Plan # 7:  “Light Show” Projection Company. The Concept:  An event company that, using special projectors, projects promotional videos, light shows and other content onto walls and other large flat surfaces. What I Liked:  A business like this has very low startup costs, and the demand is certainly there (some of the “Occupy Wall Street” protests popularized this method of broadcasting their message to commuters in New York City). What I Didn’t Like:  Because of the low startup costs, anyone can get into this business.  The future of this business is the content:  developing proprietary images and producing customized videos for each event that could be licensed to other similar companies.  Hey, this is how the movie industry began in the late 1800s! Other Concerns:  Local zoning laws may prohibit this type of production without a license, which the company will need to obtain for its clients.  Also, I had a concern that images like this could be another source of distraction for already-multitasking drivers. Plan # 8:  Letterpress Design House. The Concept:  A letterpress printing firm creating wedding invitations, marketing brochures and other small-run items for people and companies looking to create a distinctive, high-quality image. What I Liked:  Letterpress is truly beautiful, and much preferable to mass-produced invitations. What I Didn’t Like:  Each order will be for only a small quantity (100 to 300 items on average), and will require unique press plates to be prepared.  This will be both labor- and cost-intensive, and there may be issues about who owns the intellectual property rights to the plates.   Plan # 9:  “Glow in the Dark” Gloves for Bicycle Riders. The Concept:  Gloves containing multi-colored LED lights for bicycle riders who want to give “turning signals” to drivers behind them. What I Liked:  High-end bicycle riders will pay just about anything for devices that will improve their safety on the road. What I Didn’t Like:  A number of competitors are already offering LED-lit jackets and other full-body riding wear that will probably be easier to see.  Also I had questions about whether or not the LED lights would be visible in broad daylight.  If I can’t see your arm making a turn signal, having your hand light up won’t help much. Plan # 10:  Decorative Flower Pots for Fence Posts. The Concept:  A flower pot that fits neatly over a fence post. What I Liked:  The concept has the potential to be a “line” of products instead of just a “one off”. What I Didn’t Like:  This is an item that would sell best in Wal-Mart, Lowe’s and Home Depot stores.  Raising the capital necessary to produce the thousands of pots that would be necessary to satisfy these stores’ huge inventory needs will be difficult.  Also, I couldn’t see anything patentable about the product, so it is sure to generate low-cost Asian competition. Plan # 11:  iPad Application for High School Athletes. The Concept:  An iPad “app” that enables high school athletes and their coaches to upload statistics and other performance data to a cloud-based database in “real time” as an athletic event is taking place. What I Liked:  There would be huge demand for this product, especially from high school athletic programs eager to publicize their athletes’ standing to potential college recruiters. What I Didn’t Like:  High school athletes may be somewhat prone to “inflating” their performance statistics, and the “app” didn’t seem to have a reliable method for correcting or changing data once posted to the “cloud”.  Also, I wasn’t clear what the company could do for an encore once every high school athletic department in the country had invested in this technology. Plan # 12:  “Healthy Snack” Vending Machines. The Concept:  Vending machines offering all-natural, organic and other “healthy” snacks at health clubs, gymnasiums, and school cafeterias. What I Liked:  The demand is definitely there, along with a large surplus of used vending machines that can be purchased and “repurposed” at relatively little cost. What I Didn’t Like:  Several companies in California have already rolled out such a program, making it imperative that this company “get big fast” and saturate those markets in the United States that haven’t already been penetrated.  Also, organic and all-natural snacks have a much shorter shelf life than their competitors, requiring more frequent restocking of the vending machines. Another Comment:  This type of business lends itself well to a “business opportunity” model, in which entrepreneurs purchase the vending machines and the snacks from the company but are responsible for “selling” and placing the machines in health clubs and other appropriate locations within a clearly-defined territory.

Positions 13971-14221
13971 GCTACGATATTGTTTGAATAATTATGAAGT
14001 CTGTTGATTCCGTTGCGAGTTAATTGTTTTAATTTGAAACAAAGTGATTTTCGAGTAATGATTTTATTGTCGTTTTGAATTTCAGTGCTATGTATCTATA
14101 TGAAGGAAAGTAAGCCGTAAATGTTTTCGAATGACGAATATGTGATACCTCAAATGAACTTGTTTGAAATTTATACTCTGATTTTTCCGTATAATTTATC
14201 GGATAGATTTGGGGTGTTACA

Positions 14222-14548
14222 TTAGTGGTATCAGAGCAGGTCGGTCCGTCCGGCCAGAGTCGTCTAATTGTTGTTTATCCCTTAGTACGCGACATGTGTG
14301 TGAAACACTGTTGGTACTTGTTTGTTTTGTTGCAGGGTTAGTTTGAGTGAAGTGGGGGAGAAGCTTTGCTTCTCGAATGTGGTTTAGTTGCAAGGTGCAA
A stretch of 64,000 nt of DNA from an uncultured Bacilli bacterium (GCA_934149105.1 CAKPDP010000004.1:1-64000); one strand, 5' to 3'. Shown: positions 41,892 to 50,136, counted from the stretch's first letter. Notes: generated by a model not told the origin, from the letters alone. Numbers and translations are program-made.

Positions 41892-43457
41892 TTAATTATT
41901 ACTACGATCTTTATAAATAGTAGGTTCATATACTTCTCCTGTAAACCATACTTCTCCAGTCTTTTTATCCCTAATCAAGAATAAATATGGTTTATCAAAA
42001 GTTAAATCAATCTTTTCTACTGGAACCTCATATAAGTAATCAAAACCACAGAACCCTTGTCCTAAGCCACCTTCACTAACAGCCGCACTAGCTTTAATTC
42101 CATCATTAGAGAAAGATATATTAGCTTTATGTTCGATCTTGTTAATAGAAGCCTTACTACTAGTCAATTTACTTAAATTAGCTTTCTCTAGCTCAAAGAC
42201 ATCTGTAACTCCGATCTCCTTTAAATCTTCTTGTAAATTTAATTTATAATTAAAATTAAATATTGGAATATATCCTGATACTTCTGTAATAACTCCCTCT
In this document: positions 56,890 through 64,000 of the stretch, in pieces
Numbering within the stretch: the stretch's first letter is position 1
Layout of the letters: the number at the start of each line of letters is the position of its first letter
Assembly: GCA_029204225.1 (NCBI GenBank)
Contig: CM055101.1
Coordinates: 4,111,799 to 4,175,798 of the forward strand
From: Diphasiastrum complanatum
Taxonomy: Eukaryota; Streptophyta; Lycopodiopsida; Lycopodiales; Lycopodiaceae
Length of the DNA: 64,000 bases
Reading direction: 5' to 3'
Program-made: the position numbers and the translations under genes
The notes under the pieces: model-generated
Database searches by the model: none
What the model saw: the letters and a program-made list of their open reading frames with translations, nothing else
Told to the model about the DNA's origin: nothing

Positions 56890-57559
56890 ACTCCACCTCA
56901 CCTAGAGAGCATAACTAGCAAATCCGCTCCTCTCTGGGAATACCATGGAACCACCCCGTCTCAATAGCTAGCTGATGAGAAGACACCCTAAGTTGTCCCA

Cliff Ennico (, a leading expert on small business law and taxes, is the author of “Small Business Survival Guide,” “The eBay Seller’s Tax and Legal Answer Book” and 15 other books.